If it is executed now and you try to enter an invalid field in the CreditCard field, it won't be marked as an error. What happens? Validation is only executed on the server side. If it is intended to be executed on the client side as well, rename the file called ClientCustomValidation.cs to ClientCustomValidation.shared. cs. In this way, the validation will be copied to the Generated_code folder and the validation will be launched.

In the code generated on the client side, the entity validation is associated.

/// <summary>
/// Gets or sets the 'CreditCard' value.
/// </summary>

[RegularExpression("\\d{4}-\\d{4}-\\d{4}-\\d{4}", ErrorMessage="Credit
card not valid format should be: 9999-9999-9999-9999")]
public string CreditCard

This is quite interesting. However, what happens if more than one field has to be checked in the validation? In this case, one more parameter is added to the validation method. It is ValidationContext, and through this parameter, the instance of the entity we are dealing with can be accessed.

public static ValidationResult ValidMasterCard( string strcardNumber,
ValidationContext validationContext)
client currentClient =

Entity-level validations

Fields validation is quite interesting, but sometimes, rules have to be applied in a higher level, that is, entity level. RIA Services implements some machinery to perform this kind of validation. Only a custom validation has to be defined in the appropriate entity class declaration.

Following the sample we're working upon, let us implement one validation which checks that at least one of the two payment methods (PayPal or credit card) is informed. To do so, go to the ClientCustomValidation.shared.cs (SimpleDB web project) and add the following static function to the ClientCustomValidation class:

public static ValidationResult ValidatePaymentInformed(client
bool atLeastOnePaymentInformed = ((CurrentClient.PayPalAccount !=
&& CurrentClient.PayPalAccount != string.Empty) ||
(CurrentClient.CreditCard != null && CurrentClient.CreditCard !=
return (atLeastOnePaymentInformed) ?
ValidationResult.Success : new ValidationResult("One payment method
must be informed at least");

Next, open the MyDomainService.metadata file and add, in the class level, the following annotation to enable that validation:


public partial class client

When executing and trying the application, it will be realized that the validation is not performed. This is due to the fact that, unlike validations in the field level, the entity validations are only launched client-side when calling EndEdit or TryValidateObject. The logic is to first check if the fields are well informed and then make the appropriate validations.

In this case, a button will be added, making the validation and forcing it to entity level.

To know more about validation on entities, go to

Define the command launching the validation on the current entity in the ViewModel as the following code:

private RelayCommand _validateCommand;
public RelayCommand ValidateCommand
if (_validateCommand == null)
_validateCommand = new RelayCommand(() =>
// Let us clear the current validation list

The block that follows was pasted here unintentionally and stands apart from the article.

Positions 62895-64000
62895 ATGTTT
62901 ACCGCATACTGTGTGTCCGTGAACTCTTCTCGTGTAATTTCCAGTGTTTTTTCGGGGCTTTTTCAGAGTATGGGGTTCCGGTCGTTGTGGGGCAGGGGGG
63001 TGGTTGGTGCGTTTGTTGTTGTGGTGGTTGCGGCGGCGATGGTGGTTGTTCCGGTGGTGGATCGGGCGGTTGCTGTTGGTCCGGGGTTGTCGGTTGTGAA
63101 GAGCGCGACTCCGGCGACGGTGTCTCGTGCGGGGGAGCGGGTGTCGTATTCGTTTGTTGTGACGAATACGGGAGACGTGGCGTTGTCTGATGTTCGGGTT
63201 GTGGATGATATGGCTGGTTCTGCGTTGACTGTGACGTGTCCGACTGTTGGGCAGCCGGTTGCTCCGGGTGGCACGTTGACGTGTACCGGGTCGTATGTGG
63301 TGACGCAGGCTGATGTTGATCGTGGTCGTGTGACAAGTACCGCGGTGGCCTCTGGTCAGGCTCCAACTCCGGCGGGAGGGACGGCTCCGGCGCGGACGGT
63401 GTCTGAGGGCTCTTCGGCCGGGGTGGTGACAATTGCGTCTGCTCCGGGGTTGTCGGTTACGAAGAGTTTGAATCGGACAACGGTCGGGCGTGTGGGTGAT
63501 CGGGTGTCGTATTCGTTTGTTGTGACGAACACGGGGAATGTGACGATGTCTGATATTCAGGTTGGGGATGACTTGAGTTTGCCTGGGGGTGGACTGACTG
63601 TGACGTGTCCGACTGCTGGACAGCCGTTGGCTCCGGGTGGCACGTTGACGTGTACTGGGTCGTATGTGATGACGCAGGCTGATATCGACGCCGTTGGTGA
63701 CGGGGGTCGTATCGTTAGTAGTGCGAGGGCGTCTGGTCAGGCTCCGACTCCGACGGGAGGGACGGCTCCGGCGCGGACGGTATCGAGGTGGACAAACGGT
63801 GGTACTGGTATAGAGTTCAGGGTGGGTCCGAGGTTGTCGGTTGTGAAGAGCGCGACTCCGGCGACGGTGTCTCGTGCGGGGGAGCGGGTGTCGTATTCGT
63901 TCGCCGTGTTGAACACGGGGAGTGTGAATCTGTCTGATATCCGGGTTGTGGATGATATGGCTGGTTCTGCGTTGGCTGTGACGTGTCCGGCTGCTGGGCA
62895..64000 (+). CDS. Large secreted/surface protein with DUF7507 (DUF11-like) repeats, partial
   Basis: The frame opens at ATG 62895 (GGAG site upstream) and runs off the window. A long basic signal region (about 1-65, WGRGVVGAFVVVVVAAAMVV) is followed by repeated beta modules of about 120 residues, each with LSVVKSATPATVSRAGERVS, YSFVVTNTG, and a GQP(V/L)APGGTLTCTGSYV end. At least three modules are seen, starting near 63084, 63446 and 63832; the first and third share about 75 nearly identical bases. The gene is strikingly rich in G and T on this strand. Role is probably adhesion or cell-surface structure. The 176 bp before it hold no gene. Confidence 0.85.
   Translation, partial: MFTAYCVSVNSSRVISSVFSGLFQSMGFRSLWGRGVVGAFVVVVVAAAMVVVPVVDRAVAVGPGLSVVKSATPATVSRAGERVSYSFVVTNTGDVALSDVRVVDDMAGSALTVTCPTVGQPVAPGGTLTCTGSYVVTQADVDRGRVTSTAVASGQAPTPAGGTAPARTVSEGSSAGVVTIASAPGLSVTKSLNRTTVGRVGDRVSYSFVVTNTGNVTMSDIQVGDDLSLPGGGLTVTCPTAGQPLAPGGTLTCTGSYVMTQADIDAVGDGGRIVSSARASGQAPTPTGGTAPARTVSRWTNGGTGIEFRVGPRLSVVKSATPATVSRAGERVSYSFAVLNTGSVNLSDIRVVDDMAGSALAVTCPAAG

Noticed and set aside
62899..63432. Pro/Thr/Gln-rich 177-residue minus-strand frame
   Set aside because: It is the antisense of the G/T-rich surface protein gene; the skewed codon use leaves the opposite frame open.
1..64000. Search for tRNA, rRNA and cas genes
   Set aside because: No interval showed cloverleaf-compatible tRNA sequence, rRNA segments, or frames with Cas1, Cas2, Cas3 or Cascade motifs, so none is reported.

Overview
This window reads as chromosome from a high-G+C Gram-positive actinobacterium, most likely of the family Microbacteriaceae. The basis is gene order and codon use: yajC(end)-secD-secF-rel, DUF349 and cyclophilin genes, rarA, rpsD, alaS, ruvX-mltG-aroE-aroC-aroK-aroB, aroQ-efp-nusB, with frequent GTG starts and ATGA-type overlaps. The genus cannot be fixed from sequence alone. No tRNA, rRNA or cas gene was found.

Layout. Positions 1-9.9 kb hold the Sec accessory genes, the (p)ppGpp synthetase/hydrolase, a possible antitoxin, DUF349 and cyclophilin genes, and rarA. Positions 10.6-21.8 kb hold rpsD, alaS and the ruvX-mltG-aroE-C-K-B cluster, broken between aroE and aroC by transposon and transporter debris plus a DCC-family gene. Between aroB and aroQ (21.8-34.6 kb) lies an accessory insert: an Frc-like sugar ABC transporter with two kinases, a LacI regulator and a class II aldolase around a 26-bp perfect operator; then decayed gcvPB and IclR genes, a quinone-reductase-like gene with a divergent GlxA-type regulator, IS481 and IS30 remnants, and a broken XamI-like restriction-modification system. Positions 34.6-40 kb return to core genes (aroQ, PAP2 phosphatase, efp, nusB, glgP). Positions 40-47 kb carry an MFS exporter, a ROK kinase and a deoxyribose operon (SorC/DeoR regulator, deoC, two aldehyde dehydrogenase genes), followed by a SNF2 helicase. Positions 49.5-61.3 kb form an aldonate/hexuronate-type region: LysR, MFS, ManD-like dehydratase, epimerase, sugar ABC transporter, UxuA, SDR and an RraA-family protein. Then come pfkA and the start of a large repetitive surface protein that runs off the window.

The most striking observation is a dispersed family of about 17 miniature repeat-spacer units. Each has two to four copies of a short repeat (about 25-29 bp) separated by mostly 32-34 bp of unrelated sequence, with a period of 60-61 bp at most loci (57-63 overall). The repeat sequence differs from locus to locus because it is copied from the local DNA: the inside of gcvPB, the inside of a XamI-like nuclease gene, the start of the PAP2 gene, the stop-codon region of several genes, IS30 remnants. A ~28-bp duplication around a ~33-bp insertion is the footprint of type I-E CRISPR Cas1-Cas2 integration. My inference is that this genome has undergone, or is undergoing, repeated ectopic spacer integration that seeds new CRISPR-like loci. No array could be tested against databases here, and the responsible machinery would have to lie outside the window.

var validationResults = new List<ValidationResult>();
ValidationContext vcontext = new
ValidationContext(CurrentSelectedClient, null, null);
// Let us run the validation
Validator.TryValidateObject(CurrentSelectedClient, vcontext,
// Add the errors to the entities validation error
// list
foreach (var res in validationResults)
},(() => (CurrentSelectedClient != null)) );
return _validateCommand;

Define the button in the window and bind it to the command:

Command="{Binding Path=ValidateCommand}"

While executing, it will be appreciated that the fields be blank, even if we click the button. Nonetheless, when adding a breaking point, the validation is shown. What happens is, there is a missing element showing the result of that validation. In this case, the choice will be to add a header whose DataContext points to the current entity. If entity validations fail, they will be shown in this element.

For more information on how to show errors, check the link

The TextBox added will show the entity validation errors. The final result will look as shown in the following screenshot:

(For more resources on Silverlight, see here.)

Domain Services validations

All validations made so far could be replicated on the client side. However, there are scenarios where validation must only be executed on the server side, either because it needs to access local resources, such as a database lookup, or because intermediate data used for validations cannot be exposed on the client side due to security reasons.

Let us see how to execute validations on the server side only and how to perform, from our Silverlight application, calls to asynchronous validations.

Server validations

In order to implement a server-side validation, we have the option to define a custom validation (as previously seen) without modifying the name of the file from .cs to .shared.cs. In this way, the validation won't be copied to the client side and will only be executed on the server side. This approach is not wrong, but sometimes it is advisable to be more explicit, that is, before making an insertion or an update, it may be adequate to execute some validations.

RIA Services allows us to launch validation exceptions from an operation in our Domain Service. To see how this works, add the following validation to the UpdateClients method to check whether the credit card number is not used by another user.

The following are the steps: